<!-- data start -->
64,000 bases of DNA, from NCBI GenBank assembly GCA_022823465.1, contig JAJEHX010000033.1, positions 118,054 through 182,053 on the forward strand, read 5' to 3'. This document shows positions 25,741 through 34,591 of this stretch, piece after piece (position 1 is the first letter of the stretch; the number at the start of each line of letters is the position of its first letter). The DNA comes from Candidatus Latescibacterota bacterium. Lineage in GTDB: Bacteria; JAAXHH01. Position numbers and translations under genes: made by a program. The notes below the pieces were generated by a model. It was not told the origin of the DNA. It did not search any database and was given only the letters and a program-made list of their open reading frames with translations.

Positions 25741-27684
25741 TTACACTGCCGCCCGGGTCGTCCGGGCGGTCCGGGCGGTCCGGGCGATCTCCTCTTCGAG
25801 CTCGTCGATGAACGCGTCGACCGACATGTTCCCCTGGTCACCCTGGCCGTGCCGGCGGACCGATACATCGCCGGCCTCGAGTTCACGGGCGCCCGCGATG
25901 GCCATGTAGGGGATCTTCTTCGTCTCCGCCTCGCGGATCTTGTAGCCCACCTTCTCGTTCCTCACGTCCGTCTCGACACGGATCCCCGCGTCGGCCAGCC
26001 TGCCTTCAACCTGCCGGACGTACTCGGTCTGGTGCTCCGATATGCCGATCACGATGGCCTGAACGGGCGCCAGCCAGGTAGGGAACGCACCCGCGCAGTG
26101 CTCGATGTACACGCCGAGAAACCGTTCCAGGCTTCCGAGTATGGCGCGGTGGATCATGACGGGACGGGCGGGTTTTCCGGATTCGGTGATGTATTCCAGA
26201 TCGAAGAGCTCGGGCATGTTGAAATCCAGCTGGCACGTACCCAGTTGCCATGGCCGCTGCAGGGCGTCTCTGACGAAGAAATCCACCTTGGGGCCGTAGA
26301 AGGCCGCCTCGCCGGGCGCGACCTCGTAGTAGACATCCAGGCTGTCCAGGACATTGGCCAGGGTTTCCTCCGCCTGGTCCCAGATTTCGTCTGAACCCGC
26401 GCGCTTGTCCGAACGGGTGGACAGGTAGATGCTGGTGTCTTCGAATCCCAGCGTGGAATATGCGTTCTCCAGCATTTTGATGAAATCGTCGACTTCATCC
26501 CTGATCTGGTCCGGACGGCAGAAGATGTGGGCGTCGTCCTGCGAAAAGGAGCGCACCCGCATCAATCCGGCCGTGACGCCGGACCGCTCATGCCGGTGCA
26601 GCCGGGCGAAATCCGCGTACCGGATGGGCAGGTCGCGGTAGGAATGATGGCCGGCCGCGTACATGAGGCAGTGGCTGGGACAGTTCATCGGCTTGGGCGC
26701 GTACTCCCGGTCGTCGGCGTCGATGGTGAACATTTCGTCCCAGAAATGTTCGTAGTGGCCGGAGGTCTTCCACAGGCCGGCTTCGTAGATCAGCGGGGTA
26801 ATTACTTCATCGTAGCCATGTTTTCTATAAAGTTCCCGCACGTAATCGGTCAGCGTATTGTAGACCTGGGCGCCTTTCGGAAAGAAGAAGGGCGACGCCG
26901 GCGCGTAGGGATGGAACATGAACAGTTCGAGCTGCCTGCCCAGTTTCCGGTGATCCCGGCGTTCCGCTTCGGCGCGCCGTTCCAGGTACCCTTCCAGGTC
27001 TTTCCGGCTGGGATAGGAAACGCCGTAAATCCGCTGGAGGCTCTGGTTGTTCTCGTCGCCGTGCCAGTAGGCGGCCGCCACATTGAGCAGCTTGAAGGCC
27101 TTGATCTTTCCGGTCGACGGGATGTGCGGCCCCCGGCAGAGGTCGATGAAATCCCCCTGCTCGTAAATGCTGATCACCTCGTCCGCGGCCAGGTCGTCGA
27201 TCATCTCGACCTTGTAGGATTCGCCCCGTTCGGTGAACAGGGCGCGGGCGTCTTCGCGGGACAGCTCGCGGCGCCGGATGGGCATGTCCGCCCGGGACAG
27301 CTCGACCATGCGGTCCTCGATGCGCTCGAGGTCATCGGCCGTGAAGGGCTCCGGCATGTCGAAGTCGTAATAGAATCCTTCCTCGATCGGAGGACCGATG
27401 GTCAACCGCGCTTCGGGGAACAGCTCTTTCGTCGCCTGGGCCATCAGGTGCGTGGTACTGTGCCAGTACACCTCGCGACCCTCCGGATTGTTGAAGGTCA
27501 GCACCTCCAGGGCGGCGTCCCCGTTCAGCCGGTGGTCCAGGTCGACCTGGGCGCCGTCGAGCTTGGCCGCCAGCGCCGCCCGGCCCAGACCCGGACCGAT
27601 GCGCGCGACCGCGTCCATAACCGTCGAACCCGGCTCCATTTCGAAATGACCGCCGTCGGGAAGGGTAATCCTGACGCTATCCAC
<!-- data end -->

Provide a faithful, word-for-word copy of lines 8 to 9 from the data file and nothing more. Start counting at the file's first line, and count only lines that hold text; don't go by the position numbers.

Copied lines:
26201 TCGAAGAGCTCGGGCATGTTGAAATCCAGCTGGCACGTACCCAGTTGCCATGGCCGCTGCAGGGCGTCTCTGACGAAGAAATCCACCTTGGGGCCGTAGA
26301 AGGCCGCCTCGCCGGGCGCGACCTCGTAGTAGACATCCAGGCTGTCCAGGACATTGGCCAGGGTTTCCTCCGCCTGGTCCCAGATTTCGTCTGAACCCGC